Applicants must satisfy the standard UKRI eligibility criteria. To be eligible for a full award, non-British nationals should normally have been resident in the UK for 3 years immediately prior to the date of the start of the course. EU students not resident in the UK for 3 years prior to 30 September 2020 may be eligible for a fees-only award. Please see Annex B of the UKRI Training Grant Guidance to confirm eligibility before applying.

Shortlisted candidates will be invited to interviews at Royal Holloway in the week beginning 1 June 2020.

Informal Enquiries

To discuss the project further, potential candidates are very welcome to contact Robert Priest (robert.priest@rhul.ac.uk), Teresa Vernon (teresa.vernon@bl.uk) and Sophie Defrance (sophie.defrance@bl.uk) in advance of submitting an application.The British Library and Royal Holloway, University of London are delighted to offer a fully-funded Arts and Humanities Research Council (AHRC) PhD studentship (fees and living allowance) on the theme: Caricatures from the Franco-Prussian War and the Paris Commune, 1870-71.

If successful, you will be expected to begin your studentship on 1 October 2020. Your project will be co-supervised by Robert Priest (Royal Holloway), Teresa Vernon and Sophie Defrance (British Library). You will spend time at both Royal Holloway and the British Library, and be part of a wider cohort of Collaborative Doctoral Partnership (CDP) funded students across the UK.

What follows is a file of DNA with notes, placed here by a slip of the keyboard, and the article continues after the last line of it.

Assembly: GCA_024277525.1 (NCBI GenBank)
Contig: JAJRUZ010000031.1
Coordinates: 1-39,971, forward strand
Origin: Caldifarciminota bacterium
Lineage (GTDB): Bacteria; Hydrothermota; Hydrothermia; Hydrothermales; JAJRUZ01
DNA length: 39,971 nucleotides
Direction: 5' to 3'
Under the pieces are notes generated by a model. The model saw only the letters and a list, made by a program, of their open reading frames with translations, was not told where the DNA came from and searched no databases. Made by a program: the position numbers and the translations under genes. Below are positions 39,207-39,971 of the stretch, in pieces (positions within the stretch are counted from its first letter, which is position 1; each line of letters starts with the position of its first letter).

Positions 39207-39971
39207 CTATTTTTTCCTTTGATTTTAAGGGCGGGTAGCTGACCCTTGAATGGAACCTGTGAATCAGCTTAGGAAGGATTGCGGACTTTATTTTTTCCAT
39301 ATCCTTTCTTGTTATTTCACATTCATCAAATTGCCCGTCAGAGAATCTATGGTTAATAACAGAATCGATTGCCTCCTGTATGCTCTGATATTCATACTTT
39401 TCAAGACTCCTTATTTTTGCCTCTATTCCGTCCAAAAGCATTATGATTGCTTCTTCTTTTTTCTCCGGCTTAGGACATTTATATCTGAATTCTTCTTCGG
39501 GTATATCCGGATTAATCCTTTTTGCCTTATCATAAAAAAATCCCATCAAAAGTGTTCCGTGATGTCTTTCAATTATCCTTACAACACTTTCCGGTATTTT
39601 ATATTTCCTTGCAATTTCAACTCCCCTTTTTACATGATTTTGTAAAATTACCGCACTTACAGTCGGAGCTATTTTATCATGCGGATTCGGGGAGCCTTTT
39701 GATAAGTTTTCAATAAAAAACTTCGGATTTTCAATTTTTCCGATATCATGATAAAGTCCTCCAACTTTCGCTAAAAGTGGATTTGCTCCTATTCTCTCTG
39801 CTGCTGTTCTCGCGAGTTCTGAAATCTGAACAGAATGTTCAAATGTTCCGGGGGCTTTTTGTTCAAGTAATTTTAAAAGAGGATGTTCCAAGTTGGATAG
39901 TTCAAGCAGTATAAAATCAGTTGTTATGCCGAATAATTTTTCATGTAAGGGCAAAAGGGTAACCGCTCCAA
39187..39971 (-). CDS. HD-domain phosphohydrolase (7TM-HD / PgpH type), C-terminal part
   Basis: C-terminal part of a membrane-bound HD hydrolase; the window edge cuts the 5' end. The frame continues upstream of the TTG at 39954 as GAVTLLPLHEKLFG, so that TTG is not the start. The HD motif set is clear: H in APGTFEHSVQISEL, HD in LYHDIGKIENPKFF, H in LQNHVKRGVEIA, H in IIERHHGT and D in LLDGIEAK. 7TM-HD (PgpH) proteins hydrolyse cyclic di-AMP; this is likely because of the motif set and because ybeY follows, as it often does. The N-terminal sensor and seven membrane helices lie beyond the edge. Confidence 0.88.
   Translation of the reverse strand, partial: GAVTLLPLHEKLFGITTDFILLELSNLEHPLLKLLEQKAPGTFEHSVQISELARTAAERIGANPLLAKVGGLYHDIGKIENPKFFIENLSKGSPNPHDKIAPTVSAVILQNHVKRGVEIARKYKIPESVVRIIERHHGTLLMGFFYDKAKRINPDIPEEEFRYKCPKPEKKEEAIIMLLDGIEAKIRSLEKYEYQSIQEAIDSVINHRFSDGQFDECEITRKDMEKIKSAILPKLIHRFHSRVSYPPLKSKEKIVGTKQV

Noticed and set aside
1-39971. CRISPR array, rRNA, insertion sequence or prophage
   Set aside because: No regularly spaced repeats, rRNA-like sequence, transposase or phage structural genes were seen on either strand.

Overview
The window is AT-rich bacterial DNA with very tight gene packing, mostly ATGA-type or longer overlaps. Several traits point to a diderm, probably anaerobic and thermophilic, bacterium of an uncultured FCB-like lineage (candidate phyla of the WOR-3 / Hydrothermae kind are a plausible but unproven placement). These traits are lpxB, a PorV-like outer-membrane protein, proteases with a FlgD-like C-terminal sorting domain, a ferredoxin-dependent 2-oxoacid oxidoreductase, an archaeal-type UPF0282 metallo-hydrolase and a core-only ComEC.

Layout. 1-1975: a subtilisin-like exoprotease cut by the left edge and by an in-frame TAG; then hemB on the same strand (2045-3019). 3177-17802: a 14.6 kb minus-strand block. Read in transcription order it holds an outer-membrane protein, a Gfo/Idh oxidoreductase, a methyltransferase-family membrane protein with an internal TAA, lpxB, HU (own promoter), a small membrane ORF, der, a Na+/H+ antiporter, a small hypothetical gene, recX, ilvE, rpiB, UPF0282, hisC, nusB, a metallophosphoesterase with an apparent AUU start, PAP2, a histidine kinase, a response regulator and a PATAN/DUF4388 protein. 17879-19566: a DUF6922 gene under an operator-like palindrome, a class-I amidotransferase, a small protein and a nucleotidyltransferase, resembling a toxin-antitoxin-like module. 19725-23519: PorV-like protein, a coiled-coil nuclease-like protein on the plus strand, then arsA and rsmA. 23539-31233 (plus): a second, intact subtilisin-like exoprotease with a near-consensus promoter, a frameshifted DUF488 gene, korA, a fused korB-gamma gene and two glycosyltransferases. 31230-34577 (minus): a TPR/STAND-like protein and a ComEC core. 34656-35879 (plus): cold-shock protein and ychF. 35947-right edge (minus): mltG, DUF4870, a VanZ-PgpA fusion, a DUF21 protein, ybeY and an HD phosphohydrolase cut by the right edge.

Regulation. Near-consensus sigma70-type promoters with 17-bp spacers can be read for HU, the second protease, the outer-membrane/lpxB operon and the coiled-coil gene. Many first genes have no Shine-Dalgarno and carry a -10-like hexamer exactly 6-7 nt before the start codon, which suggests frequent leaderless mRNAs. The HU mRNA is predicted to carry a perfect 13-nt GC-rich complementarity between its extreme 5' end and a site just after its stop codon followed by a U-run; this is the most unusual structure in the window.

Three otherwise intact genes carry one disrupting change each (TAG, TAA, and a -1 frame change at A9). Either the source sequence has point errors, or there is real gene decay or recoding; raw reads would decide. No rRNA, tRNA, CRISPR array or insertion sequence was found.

The British Library’s collection of caricatures and printed images responding to the tumultuous events of 1870-1 provides an opportunity to explore a pivotal year in modern European history through an international frame. To what extent did artists and publicists engage with the Franco-Prussian War, Paris Commune, or even the year as a whole, as ‘European’ events? What can comparing French and German images and responses reveal about the way publics from warring nations engaged with the entangled histories of War and Commune? How can the histories of collecting and visual culture enrich our understanding of the emerging European public sphere?